“ mind goes back to a night when I felt it working in me with exceptional force. My wife and I were spending a week in the dead of winter in Death Valley, California, and on the full-moon night that we were there I awoke to a call that seemed to come from the night itself, a call so compelling that it was almost audible.  Hurrying into some clothes, I answered it.  Stepping out of doors, I found that not a breath of air was stirring. The sky held no clouds to conceal the panoply of stars ascending from the circling horizon. It was one of those totally magical nights and moments.  For half an hour or so I walked the road without a thought in my heard. It may have been as close as I have ever come to the empty mind that Buddhists work toward for years.  There my powers of description shut down...but sometime later I can upon a poem by Giacomo Leopardi that gives words to that night.  It is a poem about a nomadic shepherd in Asia – he is posing questions to a moon that seems to dominate the heavens: questions whose horizons are themselves infinite:

    And when I gaze upon you,
    Who mutely stand above the desert plains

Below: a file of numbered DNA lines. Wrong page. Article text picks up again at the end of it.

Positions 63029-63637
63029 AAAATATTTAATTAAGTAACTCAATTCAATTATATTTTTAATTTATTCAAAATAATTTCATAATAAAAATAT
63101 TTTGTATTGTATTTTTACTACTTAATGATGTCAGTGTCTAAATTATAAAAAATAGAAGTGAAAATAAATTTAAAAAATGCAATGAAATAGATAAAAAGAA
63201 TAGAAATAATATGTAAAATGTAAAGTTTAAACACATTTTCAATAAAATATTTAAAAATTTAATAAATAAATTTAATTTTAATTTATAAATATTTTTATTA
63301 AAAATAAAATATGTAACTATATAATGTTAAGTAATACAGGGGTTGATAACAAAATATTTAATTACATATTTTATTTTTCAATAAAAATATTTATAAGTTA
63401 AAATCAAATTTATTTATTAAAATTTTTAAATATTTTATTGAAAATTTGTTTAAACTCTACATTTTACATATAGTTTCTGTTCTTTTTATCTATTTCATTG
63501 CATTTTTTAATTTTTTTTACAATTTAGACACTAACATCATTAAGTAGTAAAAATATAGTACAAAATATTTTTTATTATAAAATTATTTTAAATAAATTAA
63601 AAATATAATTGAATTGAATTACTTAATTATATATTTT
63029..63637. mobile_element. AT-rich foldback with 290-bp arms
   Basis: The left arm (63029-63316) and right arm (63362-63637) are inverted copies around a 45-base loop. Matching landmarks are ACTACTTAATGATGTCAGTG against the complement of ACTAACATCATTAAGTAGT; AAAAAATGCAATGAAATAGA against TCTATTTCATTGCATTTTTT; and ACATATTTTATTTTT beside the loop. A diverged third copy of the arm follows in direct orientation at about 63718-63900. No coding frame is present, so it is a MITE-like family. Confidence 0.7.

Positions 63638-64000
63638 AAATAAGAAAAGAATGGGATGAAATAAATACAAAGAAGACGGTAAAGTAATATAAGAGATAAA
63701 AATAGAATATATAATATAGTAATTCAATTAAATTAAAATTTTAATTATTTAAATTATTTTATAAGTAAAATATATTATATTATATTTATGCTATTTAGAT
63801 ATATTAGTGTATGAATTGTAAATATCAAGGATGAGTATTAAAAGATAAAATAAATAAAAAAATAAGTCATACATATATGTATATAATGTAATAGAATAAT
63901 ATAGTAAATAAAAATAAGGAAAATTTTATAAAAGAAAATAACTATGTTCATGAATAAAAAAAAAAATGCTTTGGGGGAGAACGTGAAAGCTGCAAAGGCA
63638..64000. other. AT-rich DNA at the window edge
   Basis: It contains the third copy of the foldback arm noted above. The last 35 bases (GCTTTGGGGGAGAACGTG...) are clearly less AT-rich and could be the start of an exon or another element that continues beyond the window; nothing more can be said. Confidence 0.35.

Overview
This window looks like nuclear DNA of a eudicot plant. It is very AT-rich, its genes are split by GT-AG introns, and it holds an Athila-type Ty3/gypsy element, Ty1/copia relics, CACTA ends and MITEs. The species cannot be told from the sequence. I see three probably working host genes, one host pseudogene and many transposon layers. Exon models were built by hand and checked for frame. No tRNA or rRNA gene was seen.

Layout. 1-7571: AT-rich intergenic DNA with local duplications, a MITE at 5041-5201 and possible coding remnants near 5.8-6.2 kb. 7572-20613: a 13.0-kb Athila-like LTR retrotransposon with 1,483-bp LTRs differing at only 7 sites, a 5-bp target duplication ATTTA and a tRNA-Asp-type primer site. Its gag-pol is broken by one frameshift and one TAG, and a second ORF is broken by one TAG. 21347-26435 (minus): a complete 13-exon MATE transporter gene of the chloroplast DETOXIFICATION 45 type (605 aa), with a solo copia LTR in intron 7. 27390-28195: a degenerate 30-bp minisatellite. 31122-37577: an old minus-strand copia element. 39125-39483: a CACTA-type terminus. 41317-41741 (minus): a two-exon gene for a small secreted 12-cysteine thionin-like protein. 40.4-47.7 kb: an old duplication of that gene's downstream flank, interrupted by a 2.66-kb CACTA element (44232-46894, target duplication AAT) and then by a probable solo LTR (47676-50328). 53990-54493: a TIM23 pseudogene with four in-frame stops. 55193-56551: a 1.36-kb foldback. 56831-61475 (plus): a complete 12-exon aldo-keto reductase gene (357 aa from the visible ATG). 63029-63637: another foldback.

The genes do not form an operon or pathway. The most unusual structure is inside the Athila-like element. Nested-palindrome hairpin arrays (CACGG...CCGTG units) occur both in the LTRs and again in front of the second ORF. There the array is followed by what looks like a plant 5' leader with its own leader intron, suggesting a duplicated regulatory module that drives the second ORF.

Which heaven with its far circle but confines,
    Or often, when I see you [moon]
    Following step by step my flock and me,
    Or watch the stars that shine there in the sky,
    Musing, I say within me:
    “Wherefore those many lights,
    That boundless atmosphere,
    And infinite calm sky?”  And what the meaning
    Of this vast solitude?  And, what am I?

    Fundamentalist atheists rage against this quest for meaning beyond what can be explained by science.  The meaning of existence?  There is no meaning just existence.
Why is there pain and death?  Science explains the body and its reaction to injury and disease.  Death comes as a natural result of injury, disease or old age.  There is no “why” – pain and death are just there.  Why is life worth living?  Life offers us a short time of community, learning, and striving for a good life, but life itself does not have meaning other than to be alive, to procreate, and to die...fundamental basics with no frills added.

    To me, imagery, imagination, beauty, the artistry of creation, all work together to provide our lives with meaning.  Our struggles provide meaning.  Our loves provide meaning. Our faith and the relationships it builds provide meaning.  Poetry and story tell us about meaning.  Our minds crave meaning – minds that cannot be explained by science – and our religious sense helps us fulfill our needs for the quest – the answers will likely never be found in our lifetimes – but the search itself is sustenance for our souls.  We hear the call -  and we respond to it. 

Let us pray:
Loving Shepherd, hold us close and care for us each day. Lead us, guide us, challenge us, that we might form a more faithful community that journeys in your way.  Amen.